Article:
Jammeh periodically held elections, and predictably he won them, with scarcely believable percentages of the vote. Most would have predicted a similar result from 2016’s presidential race. Opposition leaders were jailed, only a two-week period allowed for ‘campaigning’, posters of a smiling Jammeh stuck in every available space, soldiers loitered around polling stations, an internet blackout was imposed and international election observers banned from entering the country. All the conditions for another crushing victory for Jammeh seemed to be in place, not least because he had infamously promised that he would rule the Gambia for ‘a billion years if God willed it’.
But not for the first time in 2016, the predictions of commentators and experts were wrong. A brave Electoral Commission announced that the opposition had won, with Barrow taking 43.3% of the vote to Jammeh’s 39.6%. United around a single candidate, as they never had been before, the multi-party opposition coalition persuaded enough people to end their fear and vote against the only leader that many of them had ever known. What happened next further defied belief. Jammeh went live on Gambian state television and phoned Adama Barrow to concede defeat. The news sparked jubilant scenes and international commentators hailed the Gambian transfer of power as an example for the whole of Africa.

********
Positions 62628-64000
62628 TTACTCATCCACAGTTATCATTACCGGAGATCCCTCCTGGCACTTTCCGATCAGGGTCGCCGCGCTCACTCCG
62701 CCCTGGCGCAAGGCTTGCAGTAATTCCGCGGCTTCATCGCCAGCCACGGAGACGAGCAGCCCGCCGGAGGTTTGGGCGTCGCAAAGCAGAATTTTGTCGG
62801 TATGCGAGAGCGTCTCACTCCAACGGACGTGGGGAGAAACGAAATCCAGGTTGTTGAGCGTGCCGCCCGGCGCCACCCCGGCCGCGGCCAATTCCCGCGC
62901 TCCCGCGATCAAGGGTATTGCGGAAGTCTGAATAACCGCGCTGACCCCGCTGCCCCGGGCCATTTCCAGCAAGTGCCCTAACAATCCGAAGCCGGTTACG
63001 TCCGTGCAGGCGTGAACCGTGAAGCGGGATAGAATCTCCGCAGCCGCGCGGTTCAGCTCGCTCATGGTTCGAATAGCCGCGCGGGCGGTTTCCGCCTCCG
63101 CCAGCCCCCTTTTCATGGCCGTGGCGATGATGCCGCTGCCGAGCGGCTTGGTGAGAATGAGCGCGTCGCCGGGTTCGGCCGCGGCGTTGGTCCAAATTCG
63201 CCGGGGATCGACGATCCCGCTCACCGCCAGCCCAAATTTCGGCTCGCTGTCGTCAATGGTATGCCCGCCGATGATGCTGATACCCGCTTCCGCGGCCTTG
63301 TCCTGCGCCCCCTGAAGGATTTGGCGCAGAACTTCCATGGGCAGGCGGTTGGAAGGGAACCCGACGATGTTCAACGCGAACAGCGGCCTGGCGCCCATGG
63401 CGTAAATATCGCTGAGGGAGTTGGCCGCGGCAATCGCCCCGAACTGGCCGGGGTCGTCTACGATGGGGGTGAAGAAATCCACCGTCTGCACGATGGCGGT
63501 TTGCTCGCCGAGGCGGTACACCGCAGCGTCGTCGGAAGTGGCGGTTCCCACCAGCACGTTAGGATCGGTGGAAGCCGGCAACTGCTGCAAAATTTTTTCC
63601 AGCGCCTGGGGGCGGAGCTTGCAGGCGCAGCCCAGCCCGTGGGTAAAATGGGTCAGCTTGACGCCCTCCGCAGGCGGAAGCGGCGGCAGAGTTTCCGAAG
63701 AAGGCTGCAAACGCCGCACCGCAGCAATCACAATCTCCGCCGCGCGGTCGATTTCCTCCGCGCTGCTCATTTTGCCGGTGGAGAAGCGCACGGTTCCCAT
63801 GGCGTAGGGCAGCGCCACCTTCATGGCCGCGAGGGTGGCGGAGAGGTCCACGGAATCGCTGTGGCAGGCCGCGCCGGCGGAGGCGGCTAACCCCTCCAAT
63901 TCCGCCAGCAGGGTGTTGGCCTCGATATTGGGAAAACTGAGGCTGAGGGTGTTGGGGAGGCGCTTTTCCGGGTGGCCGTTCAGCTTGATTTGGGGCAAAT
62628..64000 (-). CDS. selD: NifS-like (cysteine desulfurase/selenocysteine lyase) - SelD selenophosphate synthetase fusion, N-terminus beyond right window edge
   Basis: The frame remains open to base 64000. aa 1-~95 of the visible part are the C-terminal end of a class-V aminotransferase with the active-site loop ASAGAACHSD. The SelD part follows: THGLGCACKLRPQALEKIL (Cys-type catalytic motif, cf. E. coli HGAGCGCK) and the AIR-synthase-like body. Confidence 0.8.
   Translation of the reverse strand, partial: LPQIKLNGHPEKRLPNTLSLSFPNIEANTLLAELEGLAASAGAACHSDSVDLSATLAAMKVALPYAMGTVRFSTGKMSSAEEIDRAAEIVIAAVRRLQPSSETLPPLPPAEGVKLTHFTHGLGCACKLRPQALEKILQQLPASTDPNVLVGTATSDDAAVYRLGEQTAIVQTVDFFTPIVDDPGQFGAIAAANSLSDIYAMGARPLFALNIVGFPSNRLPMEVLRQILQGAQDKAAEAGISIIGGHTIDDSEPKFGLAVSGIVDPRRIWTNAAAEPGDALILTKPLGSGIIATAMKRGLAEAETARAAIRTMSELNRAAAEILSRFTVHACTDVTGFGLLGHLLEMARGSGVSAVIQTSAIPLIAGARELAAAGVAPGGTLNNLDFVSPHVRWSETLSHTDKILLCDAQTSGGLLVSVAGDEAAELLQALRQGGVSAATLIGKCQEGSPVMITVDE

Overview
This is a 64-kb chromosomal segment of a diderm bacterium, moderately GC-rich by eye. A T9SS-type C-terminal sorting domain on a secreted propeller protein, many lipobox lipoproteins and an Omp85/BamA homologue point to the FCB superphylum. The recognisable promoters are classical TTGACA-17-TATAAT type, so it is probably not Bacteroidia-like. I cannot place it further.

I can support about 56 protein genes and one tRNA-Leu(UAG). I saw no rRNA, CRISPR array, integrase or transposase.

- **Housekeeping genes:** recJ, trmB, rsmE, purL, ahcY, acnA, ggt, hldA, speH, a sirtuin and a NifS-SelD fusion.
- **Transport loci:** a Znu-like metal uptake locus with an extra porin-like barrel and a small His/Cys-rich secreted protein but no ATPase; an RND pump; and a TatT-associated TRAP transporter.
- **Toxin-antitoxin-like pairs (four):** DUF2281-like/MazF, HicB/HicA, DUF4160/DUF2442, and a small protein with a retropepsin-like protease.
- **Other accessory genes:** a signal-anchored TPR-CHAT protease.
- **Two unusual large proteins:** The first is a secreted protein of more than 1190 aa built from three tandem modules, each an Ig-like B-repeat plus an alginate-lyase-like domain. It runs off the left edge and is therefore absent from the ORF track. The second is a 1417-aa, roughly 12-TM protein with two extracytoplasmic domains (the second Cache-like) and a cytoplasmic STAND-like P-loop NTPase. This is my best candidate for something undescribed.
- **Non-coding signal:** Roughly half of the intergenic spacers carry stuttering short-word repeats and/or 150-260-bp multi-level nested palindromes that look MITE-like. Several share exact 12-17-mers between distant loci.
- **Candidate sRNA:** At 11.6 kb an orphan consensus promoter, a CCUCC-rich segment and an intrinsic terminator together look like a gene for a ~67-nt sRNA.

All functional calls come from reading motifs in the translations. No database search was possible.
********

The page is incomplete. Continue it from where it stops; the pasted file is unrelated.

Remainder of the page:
Just a week later, possibly spooked by rumours that the incoming government would seek to prosecute him for crimes committed in office, Jammeh changed his mind. He announced his rejection of the election result over concerns of foreign interference and irregularities in the voting process. He sought to resolve the ensuing constitutional crisis in his favour by having his complaints heard by The Supreme Court. But Jammeh’s decision to dismiss the Supreme Court judges around a year ago meant the institution was effectively dissolved and reconvening it at short notice to hear his fabricated case proved impossible, both with Gambian and foreign judges.
With Jammeh refusing to step aside until his complaint could be heard, ECOWAS, the regional organisation of West African states, sent several political delegations to The Gambia. Ellen Johnson Sirleaf of Liberia and Muhammadu Buhari of Nigeria led the diplomatic efforts and a threat of military action to remove him if necessary was also maintained. On 17th January, after spending many days promising to resolve the impasse through ‘The Constitution of The Gambia’, Jammeh resorted to a traditional dictator’s tool, the ‘state of emergency’ suspending any pretension of upholding the rule of law and granting himself another 90 days in office.
Against this background Barrow was inaugurated on the scheduled handover date, but not in the National Stadium as had been planned. His inauguration was a low key affair in comparison to that of Trump - he took his oath in the embassy in Senegal, whilst West African troops moved in to The Gambia to force Yayha Jammeh to leave The State House. Much like Trump, he is assuming high office at an uncertain time and it is hard to predict the trajectory of his presidency. Trump’s campaign for the White House was characterised by hateful rhetoric that made scapegoats of minorities and showed intolerance of difference. In contrast, Adam Barrow has consistently made clear that he is intent on playing a unifying role, first amongst the fractured opposition and then in the country at large. While Trump thrives on attention derived from courting controversy, the understated Barrow deploys cautious rhetoric.